Why you shouldn’t black out your Instagram profile, according to Black Lives Matter activists
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People are posting black squares on Instagram to express solitary with the Black Lives Matter movement, but there's a problem.

Because so many users are tagging their black squares with the hashtag #BlackLivesMatter, educational posts and donation links are being buried.

Teen activist Kendira Woods raised the issue on Twitter, saying: "we know that it's no intent to harm but to be frank, this essentially does harm the message".

People are posting the squares to take part in the Blackout Tuesday movement, which began in the music industry. Artists pledged not to release new music or post to social media for a day to commemorate George Floyd. TV stations and radio channels also got involved by holding on air silences.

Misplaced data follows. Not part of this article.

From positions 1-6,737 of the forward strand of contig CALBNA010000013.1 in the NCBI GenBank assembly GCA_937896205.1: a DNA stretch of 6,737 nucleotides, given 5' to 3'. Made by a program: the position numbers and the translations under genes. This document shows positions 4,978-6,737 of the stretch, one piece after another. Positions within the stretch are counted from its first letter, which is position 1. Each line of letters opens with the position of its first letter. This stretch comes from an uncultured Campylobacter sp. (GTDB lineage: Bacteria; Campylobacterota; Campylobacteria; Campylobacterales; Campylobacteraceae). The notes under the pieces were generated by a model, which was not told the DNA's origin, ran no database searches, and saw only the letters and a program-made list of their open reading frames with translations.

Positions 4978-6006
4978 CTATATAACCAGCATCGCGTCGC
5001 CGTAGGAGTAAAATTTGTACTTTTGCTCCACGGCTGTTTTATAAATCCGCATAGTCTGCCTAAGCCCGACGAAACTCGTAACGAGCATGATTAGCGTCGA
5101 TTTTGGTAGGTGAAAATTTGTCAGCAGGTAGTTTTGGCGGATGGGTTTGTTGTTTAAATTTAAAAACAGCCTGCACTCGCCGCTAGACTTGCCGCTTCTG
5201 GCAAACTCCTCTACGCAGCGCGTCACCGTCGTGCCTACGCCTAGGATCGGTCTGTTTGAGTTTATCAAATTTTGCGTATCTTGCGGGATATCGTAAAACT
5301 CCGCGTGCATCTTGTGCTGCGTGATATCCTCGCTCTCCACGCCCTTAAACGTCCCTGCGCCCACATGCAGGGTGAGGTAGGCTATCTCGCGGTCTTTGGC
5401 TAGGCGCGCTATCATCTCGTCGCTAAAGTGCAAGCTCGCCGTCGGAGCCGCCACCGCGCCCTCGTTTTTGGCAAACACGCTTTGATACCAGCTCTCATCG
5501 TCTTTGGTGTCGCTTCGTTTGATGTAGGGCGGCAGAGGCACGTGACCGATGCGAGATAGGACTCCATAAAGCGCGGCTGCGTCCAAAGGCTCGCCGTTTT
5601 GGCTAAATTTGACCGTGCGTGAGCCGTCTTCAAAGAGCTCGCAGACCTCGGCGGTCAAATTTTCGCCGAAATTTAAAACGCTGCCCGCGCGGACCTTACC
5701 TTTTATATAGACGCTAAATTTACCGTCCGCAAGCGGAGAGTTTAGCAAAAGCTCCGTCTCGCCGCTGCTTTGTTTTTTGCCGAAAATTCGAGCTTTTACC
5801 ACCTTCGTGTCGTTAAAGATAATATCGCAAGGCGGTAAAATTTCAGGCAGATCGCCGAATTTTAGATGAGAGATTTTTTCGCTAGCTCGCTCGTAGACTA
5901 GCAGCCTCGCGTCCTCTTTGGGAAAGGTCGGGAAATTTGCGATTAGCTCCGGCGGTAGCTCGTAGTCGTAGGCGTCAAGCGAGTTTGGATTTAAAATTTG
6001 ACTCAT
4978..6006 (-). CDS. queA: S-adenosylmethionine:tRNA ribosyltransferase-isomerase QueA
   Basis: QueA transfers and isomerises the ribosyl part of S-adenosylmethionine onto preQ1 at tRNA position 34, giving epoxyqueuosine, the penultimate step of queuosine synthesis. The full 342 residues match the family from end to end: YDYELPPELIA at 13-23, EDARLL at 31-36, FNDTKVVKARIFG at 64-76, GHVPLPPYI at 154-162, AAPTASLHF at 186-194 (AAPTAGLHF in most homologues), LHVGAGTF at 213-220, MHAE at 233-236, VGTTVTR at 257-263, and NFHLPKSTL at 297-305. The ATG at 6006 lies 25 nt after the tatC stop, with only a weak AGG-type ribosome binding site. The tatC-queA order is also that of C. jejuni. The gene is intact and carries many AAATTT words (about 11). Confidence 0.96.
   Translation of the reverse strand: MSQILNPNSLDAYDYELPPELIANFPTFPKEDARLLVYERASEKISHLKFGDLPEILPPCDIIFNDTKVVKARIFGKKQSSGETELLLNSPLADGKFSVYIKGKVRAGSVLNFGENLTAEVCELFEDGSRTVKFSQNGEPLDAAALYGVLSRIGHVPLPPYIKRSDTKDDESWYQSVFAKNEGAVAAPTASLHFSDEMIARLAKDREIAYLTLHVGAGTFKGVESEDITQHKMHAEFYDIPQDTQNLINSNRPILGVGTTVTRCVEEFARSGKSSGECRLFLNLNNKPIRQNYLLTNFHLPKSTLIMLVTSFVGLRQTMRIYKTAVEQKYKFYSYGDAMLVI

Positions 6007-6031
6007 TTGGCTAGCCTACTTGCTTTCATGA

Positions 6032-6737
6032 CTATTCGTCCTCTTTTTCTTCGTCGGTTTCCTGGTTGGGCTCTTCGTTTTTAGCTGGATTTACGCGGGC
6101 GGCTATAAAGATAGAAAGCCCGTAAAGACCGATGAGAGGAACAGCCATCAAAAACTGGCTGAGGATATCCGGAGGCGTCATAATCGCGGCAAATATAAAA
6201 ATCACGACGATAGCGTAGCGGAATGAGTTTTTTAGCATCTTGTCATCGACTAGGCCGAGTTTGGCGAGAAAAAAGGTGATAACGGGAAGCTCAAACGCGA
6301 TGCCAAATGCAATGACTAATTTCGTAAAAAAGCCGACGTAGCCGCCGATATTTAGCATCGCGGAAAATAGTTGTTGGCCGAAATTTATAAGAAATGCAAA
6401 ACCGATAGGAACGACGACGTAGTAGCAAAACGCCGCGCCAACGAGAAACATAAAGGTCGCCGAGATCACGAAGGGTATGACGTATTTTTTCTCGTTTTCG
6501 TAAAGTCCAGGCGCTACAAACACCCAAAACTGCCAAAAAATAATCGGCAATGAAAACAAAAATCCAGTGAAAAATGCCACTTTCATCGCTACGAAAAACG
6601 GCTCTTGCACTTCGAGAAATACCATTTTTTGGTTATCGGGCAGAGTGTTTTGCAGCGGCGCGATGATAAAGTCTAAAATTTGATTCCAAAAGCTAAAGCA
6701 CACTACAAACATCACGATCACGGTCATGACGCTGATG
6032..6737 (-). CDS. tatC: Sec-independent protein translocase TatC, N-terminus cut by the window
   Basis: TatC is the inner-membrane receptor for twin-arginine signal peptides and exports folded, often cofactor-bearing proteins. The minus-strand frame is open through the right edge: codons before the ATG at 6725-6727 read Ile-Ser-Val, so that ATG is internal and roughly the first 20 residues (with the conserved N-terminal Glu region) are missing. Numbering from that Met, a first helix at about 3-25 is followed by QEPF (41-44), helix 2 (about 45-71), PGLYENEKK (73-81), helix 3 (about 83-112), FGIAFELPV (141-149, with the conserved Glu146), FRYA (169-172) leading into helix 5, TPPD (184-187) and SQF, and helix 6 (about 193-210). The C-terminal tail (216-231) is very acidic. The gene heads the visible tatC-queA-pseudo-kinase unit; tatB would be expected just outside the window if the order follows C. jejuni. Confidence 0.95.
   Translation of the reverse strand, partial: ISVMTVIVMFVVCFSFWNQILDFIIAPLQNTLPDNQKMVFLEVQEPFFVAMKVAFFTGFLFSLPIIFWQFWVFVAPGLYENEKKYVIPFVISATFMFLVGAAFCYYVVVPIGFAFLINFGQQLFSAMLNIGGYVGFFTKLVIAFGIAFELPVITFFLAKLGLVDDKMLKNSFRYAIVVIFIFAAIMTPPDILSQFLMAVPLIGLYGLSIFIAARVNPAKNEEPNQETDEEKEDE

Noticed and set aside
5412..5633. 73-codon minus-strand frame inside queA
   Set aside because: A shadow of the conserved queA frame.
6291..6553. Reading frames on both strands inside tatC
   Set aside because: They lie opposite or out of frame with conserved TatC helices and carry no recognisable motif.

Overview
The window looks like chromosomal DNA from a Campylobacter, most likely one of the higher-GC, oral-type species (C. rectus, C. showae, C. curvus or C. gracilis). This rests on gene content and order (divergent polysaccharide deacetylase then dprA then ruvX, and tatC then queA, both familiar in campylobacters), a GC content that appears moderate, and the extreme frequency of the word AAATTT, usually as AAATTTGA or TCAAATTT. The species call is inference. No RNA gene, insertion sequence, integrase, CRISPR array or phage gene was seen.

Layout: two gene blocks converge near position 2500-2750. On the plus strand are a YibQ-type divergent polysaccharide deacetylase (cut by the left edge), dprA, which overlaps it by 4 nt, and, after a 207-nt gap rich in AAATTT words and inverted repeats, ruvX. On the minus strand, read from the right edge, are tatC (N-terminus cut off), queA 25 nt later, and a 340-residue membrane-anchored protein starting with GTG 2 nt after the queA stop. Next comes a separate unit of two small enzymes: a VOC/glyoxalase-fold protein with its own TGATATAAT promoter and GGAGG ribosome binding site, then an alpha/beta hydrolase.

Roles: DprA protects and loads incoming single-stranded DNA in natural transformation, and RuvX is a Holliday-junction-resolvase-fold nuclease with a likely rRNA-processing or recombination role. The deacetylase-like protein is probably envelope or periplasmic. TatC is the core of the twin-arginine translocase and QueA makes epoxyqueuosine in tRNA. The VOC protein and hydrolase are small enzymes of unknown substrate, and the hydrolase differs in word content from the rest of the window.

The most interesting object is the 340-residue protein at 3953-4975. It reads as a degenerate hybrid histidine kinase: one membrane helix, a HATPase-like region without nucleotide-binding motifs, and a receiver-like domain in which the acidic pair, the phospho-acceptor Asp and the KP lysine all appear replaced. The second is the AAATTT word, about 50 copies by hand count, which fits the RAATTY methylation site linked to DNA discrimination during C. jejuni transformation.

Others then hopped on the trend by posting the black squares to Instagram and committing to not post again for the rest of the day. This appears to be an unintended offshoot from the original Blackout Tuesday campaign which was aimed at making space for an "honest, reflective and productive conversation" about the collective action needed to "support the Black community".

The issue with tagging these black squares with #BlackLivesMatter has also been pointed out by Lil Nas X.

The rapper also pointed to several more effective methods of activism.

The Instagram trend has been called out for being performative.

The intended purpose of Blackout Tuesday is having productive conversations about what we can all do to lift up black voices and support the Black Lives Matter movement in a meaningful way.

Flooding Instagram with empty images and sentiments only detracts from that conversation.

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